What is Temporary Protected Status?
Temporary Protected Status, or TPS, is a temporary, renewable program that provides relief from deportation and access to a work permit for certain migrants in a small number of countries who may not meet the legal definition of refugee but who cannot safely return to their country of origin.
Are TPS beneficiaries granted Citizenship?
TPS is a temporary benefit that does not lead to lawful permanent resident status or give any other immigration status. Even if you were to live and work legally in the United States as a TPS beneficiary for many years, there is no route to permanent residence.
What needs to be done to allow a path to lawful permanent residency?
The TPS provision in the INA states that a bill or amendment that provides for the adjustment to lawful temporary or legal permanent resident (LPR) status for any migrant receiving TPS requires a supermajority vote in the Senate (i.e., three-fifths of all Senators) voting affirmatively. Provisions that would have allowed nationals from various countries that have had TPS to adjust to LPR status had been introduced in past Congresses, but not enacted.
What happens if TPS is terminated for a designated country?
DHS has made clear that information it collects when a migrant registers for TPS may be used to institute exclusion or deportation proceedings upon the denial, withdrawal, or expiration of TPS.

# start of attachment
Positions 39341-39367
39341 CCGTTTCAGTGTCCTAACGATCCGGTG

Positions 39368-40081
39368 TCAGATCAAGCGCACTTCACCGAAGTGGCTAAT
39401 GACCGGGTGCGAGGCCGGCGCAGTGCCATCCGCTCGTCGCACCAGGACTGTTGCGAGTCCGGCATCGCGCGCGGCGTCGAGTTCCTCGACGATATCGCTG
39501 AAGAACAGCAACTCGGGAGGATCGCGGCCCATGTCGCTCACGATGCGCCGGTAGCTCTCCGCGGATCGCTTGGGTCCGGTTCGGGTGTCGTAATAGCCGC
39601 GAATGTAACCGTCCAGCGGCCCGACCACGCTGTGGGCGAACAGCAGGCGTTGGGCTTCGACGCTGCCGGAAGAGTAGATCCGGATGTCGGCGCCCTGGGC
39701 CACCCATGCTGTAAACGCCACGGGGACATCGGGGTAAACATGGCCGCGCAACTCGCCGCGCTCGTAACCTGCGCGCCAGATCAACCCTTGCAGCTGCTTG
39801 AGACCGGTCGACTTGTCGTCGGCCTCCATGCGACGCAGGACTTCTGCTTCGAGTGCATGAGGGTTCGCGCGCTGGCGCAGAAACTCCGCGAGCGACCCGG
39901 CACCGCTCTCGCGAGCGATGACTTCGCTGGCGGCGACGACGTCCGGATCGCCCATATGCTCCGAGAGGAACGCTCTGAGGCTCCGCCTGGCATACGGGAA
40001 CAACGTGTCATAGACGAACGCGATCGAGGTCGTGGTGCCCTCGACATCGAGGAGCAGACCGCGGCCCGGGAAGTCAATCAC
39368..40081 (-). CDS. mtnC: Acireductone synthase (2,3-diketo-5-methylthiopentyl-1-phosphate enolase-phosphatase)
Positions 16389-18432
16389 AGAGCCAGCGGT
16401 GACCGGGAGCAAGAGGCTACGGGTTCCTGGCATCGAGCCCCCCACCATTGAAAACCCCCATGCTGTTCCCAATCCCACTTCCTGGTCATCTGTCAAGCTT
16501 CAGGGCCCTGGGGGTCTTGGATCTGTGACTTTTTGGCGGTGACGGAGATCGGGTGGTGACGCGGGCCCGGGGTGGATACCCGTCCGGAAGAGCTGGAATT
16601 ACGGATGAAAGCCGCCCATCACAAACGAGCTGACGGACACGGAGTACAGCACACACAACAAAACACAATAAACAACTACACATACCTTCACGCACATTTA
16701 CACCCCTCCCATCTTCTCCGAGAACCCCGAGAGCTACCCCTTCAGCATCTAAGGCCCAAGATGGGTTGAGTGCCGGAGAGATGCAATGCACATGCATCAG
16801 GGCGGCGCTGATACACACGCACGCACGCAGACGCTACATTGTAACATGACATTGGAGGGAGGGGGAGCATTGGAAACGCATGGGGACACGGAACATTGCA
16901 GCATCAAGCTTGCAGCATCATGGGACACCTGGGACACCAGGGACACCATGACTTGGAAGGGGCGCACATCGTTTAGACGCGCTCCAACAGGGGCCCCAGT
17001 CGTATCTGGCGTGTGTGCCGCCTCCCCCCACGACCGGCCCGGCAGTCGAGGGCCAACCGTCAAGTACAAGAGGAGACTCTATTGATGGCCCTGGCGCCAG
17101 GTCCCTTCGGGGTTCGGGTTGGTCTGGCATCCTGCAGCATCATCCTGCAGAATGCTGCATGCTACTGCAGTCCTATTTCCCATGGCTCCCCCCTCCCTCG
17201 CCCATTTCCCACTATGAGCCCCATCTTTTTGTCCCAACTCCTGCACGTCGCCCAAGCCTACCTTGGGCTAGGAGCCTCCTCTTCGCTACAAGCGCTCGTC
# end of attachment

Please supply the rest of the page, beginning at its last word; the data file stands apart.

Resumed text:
Why former TPS recipients could be deported if TPS is allowed to expire or withdrawn?
Upon the denial, withdrawal, or expiration of TPS the foreign nationals lack proper immigration authorization to remain in the country, there three kinds of violation of the Immigration and Nationality Act: (1) those who overstay their nonimmigrant visas, (2) those who enter the country surreptitiously without inspection, and (3) those who are admitted on the basis of fraudulent documents. In all three instances, those individuals are in violation of the Immigration and Nationality Act (INA) and subject to removal.
How the Executive Orders of the new administration may impact TPS recipients?
On January 25, 2017 President Trump signed Executive Order 13768, Enhancing Public Safety in the Interior of the United States, which was later implemented through a memorandum signed by the DHS Secretary on February 20, 2017.These executive actions dramatically increased the universe of immigrants subject to deportation, eliminating the Obama Administration’s enforcement priorities and essentially making all immigrants subject to deportation. Consequently, while the 300,000 Salvadoran, Honduran, and Haitian TPS holders are currently protected from deportation, upon termination of TPS, these individuals will not only become subject to deportation, but will be at serious risk because DHS has extensive and updated records on their place residence and work, due to the frequent re-registration requirements of the program.